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Reaper Money Moves

House adjusts MQ-9 funding for Fiscal 2012 to reflect upgrade delays.

—Amy McCullough

June 17, 2011—The Air Force will get its wish and be able to buy 48 MQ-9 Reaper remotely piloted aircraft in Fiscal 2012 under the House defense appropriators' mark of the next year's defense spending bill. However, the air vehicles' configuration will be different than originally requested.

The lawmakers cut $114 million from the Air Force's $813 million request for the 48 MQ-9s and also trimmed some $32 million from the $181 million sought for MQ–9 modifications next fiscal year to reflect delays in the fielding of the Reaper's Block 5 configuration, which adds communications and sensor improvements to the combat-proven, armed intelligence-gathering platform.

The funding they allotted will still buy 48 MQ-9 air vehicles, only in the Block 1 configuration, thereby still supporting the Defense Secretary's goal to have 65 combat air patrols of Reapers and MQ-1 Predators available to US forces in Southwest Asia in 2013.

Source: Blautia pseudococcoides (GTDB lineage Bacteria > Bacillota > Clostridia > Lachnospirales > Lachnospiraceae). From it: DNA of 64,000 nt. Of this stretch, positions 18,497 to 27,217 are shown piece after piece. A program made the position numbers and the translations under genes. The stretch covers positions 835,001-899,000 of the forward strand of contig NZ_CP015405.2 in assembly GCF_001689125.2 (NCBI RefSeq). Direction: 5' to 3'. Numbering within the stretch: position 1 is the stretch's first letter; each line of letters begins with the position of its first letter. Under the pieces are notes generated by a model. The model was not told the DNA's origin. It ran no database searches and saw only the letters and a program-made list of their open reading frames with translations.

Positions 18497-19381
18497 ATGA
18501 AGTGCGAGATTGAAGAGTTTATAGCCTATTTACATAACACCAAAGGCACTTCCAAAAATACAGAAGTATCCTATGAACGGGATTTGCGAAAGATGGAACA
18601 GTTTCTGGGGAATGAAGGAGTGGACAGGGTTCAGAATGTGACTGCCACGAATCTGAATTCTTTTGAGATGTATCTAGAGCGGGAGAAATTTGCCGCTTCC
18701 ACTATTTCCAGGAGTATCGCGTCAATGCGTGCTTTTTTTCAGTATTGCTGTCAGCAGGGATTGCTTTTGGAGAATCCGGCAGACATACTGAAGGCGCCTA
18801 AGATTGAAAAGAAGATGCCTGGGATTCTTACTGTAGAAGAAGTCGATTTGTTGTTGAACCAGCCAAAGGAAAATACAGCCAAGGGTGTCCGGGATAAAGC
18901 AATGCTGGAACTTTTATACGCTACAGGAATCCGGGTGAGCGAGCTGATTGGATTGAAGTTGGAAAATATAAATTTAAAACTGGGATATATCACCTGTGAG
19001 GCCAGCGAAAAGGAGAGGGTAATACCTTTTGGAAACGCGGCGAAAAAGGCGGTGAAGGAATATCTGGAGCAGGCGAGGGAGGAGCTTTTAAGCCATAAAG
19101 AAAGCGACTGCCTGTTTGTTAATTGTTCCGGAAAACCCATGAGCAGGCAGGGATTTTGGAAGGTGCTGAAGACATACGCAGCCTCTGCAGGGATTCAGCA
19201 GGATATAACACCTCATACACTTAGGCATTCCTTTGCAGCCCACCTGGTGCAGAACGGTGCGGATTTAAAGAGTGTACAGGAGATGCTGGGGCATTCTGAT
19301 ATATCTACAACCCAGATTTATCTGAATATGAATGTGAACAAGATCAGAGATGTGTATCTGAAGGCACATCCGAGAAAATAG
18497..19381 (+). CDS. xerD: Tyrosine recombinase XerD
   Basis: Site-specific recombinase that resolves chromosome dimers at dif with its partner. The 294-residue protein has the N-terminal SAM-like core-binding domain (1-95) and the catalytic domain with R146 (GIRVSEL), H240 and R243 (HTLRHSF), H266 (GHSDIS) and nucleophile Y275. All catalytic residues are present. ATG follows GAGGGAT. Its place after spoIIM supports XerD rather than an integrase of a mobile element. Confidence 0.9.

"These adjustments will allow Block 5 development to proceed while ensuring that the CAP objective is met to support operations in theater," wrote the lawmakers in the report (caution, large sized file) accompanying the House Appropriations Committee's Fiscal 2012 defense bill. The committee issued the report this week.

The Air Force's $813.1 million request assumed a transition to the Block 5 configuration, the lawmakers noted. However, Block 5 initial operational test and evaluation has slipped from Fiscal 2013 to Fiscal 2014, meaning the Block 5 full-rate production decision also will come later.

As a result, they reduced the request by $84.6 million to meet the Block 1 estimated pricing.

The remaining $29.5 million that the appropriators cut from Reaper procurement has to do with an "unrealistically compressed and concurrent schedule" for moving the MQ-9's new electronic eavesdropping payload called ASIP-2C from development into production, they wrote.

The lawmakers cited concern over the schedule calling for ASIP-2C low-rate production to commence in Fiscal 2012 when "flight testing is slated to continue into Fiscal 2013."

They justified the $32 million they cut for Block 5 field modifications by saying that that money is "early to need," given the Block 5 schedule slips.